Wendell Pierce stars as Clarence Thomas in HBO’s telefilm CONFIRMATION, which is Emmy-nominated for Outstanding Television Movie and Outstanding Lead Actress in a Limited Series or a Movie for Kerry Washington’s performance as Anita Hill. In the fact-based CONFIRMATION, scripted by Susannah Grant and directed by Rick Famuyiwa, we see what happened during Thomas’ 1991 Supreme Court confirmation hearings, when Hill came forward to say that the judge had sexually harassed her when she had previously worked as his assistant. Most people know the outcome of those events, but the controversy remains, years later.
Pierce, who costarred in the film SELMA, was a series regular in THE WIRE, TREME and THE MICHAEL J. FOX SHOW and recently had arcs on SUITS and RAY DONOVAN, is often cast for his warmth. Clarence Thomas is therefore not necessarily a character one would associate with Pierce. However, the actor explains, there’s more to the conservative Supreme Court justice than we might expect in CONFIRMATION, newly-released on home video.
ASSIGNMENT X: How aware were you of the period covered in CONFIRMATION when it was actually happening?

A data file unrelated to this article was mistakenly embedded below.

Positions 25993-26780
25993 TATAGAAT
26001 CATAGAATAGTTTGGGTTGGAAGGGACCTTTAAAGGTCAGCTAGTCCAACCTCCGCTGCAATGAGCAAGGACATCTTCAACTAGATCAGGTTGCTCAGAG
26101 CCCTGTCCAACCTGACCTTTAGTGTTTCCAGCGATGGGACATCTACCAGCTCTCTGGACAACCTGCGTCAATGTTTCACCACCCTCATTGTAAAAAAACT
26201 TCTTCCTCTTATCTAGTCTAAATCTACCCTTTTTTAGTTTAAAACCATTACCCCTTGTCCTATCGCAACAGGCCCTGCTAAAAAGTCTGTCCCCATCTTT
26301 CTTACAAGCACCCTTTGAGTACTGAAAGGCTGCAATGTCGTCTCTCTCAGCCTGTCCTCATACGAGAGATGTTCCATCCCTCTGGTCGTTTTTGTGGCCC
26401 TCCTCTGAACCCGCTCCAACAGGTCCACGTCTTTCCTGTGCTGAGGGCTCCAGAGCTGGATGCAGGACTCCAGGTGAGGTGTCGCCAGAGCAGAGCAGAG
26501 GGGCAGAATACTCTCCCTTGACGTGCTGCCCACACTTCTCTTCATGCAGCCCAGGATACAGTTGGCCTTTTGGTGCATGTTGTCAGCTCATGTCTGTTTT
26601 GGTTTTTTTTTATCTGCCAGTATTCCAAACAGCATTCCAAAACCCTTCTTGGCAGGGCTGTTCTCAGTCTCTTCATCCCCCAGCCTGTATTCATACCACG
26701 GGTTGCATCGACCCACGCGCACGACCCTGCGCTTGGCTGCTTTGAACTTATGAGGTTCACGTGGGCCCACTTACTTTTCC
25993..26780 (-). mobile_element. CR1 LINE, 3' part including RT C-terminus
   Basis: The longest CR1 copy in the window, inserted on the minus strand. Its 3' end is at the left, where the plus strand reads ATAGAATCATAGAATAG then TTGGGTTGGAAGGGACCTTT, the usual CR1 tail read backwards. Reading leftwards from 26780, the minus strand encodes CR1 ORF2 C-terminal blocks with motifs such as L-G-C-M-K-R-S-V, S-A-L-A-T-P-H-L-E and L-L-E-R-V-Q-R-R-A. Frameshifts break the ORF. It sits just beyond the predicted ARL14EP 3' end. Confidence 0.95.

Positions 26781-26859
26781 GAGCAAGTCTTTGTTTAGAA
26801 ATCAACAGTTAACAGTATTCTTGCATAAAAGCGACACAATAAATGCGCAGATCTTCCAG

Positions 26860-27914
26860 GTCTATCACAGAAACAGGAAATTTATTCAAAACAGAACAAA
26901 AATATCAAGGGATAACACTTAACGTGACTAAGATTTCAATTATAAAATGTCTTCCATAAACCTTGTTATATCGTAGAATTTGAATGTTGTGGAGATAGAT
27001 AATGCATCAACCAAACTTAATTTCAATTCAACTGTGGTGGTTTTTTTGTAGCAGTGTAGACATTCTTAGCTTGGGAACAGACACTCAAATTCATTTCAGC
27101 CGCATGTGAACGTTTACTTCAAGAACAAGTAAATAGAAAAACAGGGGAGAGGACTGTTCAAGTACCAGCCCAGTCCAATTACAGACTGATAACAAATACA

WENDELL PIERCE: Oh, I was very aware of it. I followed it closely. It was such a seminal moment in political history, in our cultural history, to see the nation have that discussion. It was disturbing and engaging and was quite memorable.
AX: Did you have to detach yourself from your personal opinion of Clarence Thomas?
PIERCE: Yeah. I didn’t want to prejudge or bring my opinions about him to it, I wanted to put myself in his shoes and find out what it’s like to be at the pinnacle of your career and have something come back from your past to challenge that, to think about being in that position and wondering if you even remember it, and if you remember it the right way. And I’m sure that he has to consider, “Did something like that happen, or did that happen? I would never do anything like that, and if I don’t remember it, what does that say about me? If I’m sure that I didn’t do it, why would she do that when I helped her?” So that just gave me so much fuel to play, because it’s really about a personal journey, and I thought, “The more authentic I am about going through his personal journey, not his political journey, the more authentic and impactful the piece would be.” Then it’s left for the viewers, the audience, to look at it and come up with their own opinions. I ultimately can have my own opinion about it, but I couldn’t allow whatever that was, one way or the other, to come into the creation of the role, because that’s my opinion, that’s not his. Ultimately, that doesn’t serve the piece, that doesn’t serve the film.